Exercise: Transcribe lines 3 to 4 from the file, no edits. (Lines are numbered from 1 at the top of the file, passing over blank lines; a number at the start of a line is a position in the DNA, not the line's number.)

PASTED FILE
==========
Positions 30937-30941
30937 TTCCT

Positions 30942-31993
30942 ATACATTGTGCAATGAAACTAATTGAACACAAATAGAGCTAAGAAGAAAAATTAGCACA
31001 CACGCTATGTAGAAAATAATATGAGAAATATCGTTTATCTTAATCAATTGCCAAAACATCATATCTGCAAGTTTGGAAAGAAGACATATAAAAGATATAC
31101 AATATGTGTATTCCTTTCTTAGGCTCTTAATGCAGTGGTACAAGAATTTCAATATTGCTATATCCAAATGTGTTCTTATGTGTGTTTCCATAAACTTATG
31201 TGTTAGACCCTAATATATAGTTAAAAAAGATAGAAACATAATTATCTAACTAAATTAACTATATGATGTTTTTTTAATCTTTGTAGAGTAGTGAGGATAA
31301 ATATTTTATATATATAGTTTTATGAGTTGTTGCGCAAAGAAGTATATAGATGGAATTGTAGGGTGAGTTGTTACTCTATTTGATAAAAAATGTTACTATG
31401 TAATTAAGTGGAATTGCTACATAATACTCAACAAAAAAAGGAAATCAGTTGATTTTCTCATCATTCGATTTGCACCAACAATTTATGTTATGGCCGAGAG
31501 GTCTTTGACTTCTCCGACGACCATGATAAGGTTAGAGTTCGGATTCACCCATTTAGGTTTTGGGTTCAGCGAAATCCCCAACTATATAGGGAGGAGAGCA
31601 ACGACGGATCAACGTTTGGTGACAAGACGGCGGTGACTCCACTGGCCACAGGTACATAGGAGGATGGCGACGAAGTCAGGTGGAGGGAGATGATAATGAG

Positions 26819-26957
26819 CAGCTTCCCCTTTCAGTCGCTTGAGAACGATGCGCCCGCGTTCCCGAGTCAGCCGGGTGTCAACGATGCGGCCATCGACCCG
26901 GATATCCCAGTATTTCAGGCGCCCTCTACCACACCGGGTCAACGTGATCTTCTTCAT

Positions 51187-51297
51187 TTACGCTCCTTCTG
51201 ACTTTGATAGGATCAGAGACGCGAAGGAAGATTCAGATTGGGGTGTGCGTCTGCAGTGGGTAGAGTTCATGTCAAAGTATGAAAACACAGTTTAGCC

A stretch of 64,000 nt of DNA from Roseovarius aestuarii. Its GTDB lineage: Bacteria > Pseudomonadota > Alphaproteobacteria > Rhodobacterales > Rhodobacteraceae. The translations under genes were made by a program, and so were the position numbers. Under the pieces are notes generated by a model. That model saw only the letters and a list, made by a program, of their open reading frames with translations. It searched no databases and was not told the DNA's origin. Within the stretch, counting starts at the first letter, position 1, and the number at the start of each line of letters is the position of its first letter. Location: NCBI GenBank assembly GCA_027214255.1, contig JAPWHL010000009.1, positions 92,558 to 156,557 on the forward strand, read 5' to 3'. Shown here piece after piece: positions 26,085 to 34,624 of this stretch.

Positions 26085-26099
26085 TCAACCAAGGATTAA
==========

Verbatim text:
Positions 30942-31993
30942 ATACATTGTGCAATGAAACTAATTGAACACAAATAGAGCTAAGAAGAAAAATTAGCACA